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Jury finds 71-year-old Trevor Dooley guilty on all counts in "skateboarder trial"

9:18 PM, Nov 19, 2012   |    comments
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Video: Shooter takes the stand in skateboarder trial

  • 10 News reporter Melanie Michael interviews Dooley after he received the verdict Monday evening,November 19, 2012.
  • Trevor Dooley
    

 

UPDATE: The jury has reached a unanimous verdict in the Trevor Dooley case. He has been found guilty on all counts after deliberating for about an hour and 40 minutes.

They deliberated for about an hour and 40 minutes.

Earlier report:

Tampa, Florida - The testimony was considered riveting by everyone who watched it.

Trevor Dooley, a 71-year-old bus driver, took the stand Monday in his own defense. Dooley is on trial for aggravated manslaughter with a firearm in what is being called, "the skateboarder trial."

A deadly argument at the heart of this case took place two years ago when Dooley got into a fight with an Air Force veteran, David James, over a skateboarder who was practicing on the same basketball court where James was playing with his daughter, Danielle.

Dooley told the teenager skateboarder, Spencer Arthur, to get off the court. He explained to jurors that the court "cost a lot of money," and that it had "just been resurfaced."

James then defended the teen, asking Dooley repeatedly, "Where's the sign? Tell me where's the sign that there's no skateboarding!"

Dooley told jurors, "I decided no good can come of this, so I said in a low voice, 'Screw this, I'm going home.' I turned around and started walking back to my house."

He added emphatically, "You would be a fool to even think about starting a fight with [James.]."

But James allegedly followed after Dooley, and quickly the fight turned physical, with the two men wrestling each other to the ground. Seconds later, David James was dead, shot by the 71-year-old.

Dooley said Monday he was simply defending himself that fateful day and that David James, twice his size, was choking him. Dooley said he had no choice but to fire the gun that he had taken out of his right pocket.

Dooley told jurors, "He gave me no other choice. He was killing me. He had me by the neck. I couldn't breathe. He tried to take the gun away from me. If he took the gun away from me, what do you think he would have done with it? I had no other choice. I was on my way home. That's all I wanted to do."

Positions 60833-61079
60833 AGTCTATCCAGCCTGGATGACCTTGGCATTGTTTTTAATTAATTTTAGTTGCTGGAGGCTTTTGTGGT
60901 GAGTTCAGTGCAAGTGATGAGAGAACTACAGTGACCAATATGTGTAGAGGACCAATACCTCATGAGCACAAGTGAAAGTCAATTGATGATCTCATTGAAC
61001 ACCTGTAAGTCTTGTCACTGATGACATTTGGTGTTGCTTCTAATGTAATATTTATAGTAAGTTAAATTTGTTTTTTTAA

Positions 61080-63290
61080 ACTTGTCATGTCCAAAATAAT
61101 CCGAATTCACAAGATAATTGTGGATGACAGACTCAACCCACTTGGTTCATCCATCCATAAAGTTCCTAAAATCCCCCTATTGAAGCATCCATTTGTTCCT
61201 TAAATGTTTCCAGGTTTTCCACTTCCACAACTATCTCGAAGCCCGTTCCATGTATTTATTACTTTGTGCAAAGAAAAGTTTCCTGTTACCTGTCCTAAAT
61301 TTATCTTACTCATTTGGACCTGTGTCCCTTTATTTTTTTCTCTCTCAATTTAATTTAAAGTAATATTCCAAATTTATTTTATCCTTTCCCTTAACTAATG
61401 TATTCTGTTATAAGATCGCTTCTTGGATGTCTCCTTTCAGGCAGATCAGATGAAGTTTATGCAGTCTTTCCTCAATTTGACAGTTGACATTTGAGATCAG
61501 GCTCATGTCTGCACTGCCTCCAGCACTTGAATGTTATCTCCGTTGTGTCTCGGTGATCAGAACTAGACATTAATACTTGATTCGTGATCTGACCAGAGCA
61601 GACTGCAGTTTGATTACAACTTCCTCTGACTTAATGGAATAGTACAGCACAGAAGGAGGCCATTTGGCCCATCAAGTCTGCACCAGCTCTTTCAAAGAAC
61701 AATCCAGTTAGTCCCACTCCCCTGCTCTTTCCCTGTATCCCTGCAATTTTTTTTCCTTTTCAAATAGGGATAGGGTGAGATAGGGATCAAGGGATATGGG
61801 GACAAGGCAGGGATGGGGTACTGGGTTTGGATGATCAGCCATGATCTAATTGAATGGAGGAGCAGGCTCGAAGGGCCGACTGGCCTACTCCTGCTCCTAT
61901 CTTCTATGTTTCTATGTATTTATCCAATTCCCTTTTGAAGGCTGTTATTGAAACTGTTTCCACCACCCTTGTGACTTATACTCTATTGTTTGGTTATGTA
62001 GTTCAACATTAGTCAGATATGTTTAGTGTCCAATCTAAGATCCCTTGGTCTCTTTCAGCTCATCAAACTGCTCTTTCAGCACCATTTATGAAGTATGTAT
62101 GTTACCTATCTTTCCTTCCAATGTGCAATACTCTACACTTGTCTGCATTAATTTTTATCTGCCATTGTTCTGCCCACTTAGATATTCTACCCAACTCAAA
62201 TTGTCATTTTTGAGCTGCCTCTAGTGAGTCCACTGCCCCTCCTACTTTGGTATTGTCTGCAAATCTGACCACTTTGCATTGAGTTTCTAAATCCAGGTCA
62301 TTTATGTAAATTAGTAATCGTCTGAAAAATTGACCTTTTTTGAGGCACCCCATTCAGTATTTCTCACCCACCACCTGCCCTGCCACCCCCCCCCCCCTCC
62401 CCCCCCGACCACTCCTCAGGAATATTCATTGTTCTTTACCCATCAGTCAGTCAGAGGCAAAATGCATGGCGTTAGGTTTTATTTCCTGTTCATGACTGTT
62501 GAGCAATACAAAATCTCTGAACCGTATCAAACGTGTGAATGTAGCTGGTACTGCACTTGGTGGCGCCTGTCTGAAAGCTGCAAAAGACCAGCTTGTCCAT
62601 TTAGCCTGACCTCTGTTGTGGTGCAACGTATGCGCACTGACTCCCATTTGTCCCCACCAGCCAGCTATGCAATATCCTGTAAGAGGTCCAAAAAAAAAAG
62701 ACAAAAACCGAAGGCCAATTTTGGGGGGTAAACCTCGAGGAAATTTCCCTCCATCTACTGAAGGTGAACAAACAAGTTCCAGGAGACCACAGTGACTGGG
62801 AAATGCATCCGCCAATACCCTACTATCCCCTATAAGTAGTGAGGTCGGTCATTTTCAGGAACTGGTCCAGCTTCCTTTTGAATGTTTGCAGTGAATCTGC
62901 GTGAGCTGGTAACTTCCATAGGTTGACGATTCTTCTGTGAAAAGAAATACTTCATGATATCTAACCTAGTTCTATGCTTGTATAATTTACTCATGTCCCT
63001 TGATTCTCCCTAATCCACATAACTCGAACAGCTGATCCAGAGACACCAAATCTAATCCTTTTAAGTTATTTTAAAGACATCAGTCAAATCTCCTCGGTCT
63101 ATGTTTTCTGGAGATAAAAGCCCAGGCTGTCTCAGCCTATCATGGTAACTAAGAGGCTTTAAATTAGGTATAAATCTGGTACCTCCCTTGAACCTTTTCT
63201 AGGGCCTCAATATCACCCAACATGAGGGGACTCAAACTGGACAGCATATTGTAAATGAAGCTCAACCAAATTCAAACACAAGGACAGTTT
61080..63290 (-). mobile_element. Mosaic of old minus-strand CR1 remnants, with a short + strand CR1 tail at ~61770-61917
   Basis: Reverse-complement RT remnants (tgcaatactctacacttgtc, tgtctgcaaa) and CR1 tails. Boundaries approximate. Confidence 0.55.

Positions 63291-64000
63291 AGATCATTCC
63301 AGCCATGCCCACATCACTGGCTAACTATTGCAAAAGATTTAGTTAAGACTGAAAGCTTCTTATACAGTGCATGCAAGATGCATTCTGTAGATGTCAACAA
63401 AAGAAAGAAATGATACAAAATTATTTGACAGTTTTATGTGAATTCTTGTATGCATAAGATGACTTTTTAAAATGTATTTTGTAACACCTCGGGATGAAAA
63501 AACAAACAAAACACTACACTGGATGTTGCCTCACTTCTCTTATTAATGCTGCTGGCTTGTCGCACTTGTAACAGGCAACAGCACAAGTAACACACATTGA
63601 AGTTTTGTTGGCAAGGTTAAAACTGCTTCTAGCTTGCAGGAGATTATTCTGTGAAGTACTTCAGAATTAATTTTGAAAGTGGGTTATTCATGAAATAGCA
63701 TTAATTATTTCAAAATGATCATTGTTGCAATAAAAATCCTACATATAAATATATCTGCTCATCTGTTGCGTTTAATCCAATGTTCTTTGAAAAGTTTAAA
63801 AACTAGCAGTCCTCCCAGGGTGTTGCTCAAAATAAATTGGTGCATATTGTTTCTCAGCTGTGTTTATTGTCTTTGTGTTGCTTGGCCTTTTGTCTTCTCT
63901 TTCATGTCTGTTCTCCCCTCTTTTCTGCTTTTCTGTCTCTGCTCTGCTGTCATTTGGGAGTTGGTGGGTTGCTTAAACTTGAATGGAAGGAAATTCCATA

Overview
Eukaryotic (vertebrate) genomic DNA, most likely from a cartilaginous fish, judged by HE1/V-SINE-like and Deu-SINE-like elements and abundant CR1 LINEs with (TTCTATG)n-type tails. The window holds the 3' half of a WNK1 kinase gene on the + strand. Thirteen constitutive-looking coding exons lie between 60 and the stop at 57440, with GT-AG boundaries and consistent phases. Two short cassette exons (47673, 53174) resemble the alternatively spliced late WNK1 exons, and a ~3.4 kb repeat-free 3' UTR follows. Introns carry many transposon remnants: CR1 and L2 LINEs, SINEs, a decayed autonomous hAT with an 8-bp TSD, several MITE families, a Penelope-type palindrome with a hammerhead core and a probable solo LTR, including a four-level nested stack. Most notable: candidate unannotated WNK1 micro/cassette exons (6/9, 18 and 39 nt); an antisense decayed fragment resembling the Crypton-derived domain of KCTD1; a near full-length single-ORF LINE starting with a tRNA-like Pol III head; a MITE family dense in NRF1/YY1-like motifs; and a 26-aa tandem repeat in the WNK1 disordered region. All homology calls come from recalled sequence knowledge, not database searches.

Dooley described David James as a "big man." Dooley said, "The only thing I said to Mr. James was, 'I'm not here to fight with you.'"

Dooley also told jurors that he never pulled up his shirt to reveal a gun. He explained that he would never place a gun in his waistband, like witnesses had claimed, "because it's too close to my privates."

Dooley added that even though he tried to walk away and go home, David James refused to stop the argument. Dooley said that the 41-year-old demanded an answer, "'What did you say to me? Don't walk away from me. I'm not done with you yet.'"

When Dooley turned to leave, he says he heard David James coming up behind him.

Dooley claims that James grabbed him by the neck. "He had me by the throat and he saw the gun and he said, 'How dare you pull a gun on me!' and he slammed me to the ground." Dooley told jurors that he was "flat on his back" and that he was looking up at the sky at that point. He couldn't even see James. Dooley says that David James "never let go of my neck."

"I couldn't breathe," Dooley told jurors. "I feel like I was going to black out. I was scared. I poked him twice with the gun because I couldn't call out to him, 'you're killing me here,' because I couldn't say anything. I couldn't talk."

Dooley claims that he was "scared" because David James "tried to get the gun."

He added, "I didn't want him to get the gun," he said, "I can't breathe. Choking, squeezing. He was a strong man. I had no use of my left side, my left shoulder. It was hurt."

Dooley said, "I realized my hand was flat against his chest when he came up."

Then, it happened.

On the witness stand, Dooley sighed and his eyes stared straight forward.

Dooley's attorney asked, "Was Mr. James shot?"

"Yes," Dooley said, pausing for a moment. He then looked down and continued answering the question. Dooley slowly and methodically described what happened when the gun went off, and James was shot.

Dooley said, "He released my neck, stood up on both knees. His left leg slid off my right knee over my kneecap. He stood up and put his left hand over his chest and in his voice he said, 'He shot me.' And he was up for five, 10 seconds, and then he collapsed on top of me."

Trevor Dooley faces up to 30 years in prison, if convicted.  

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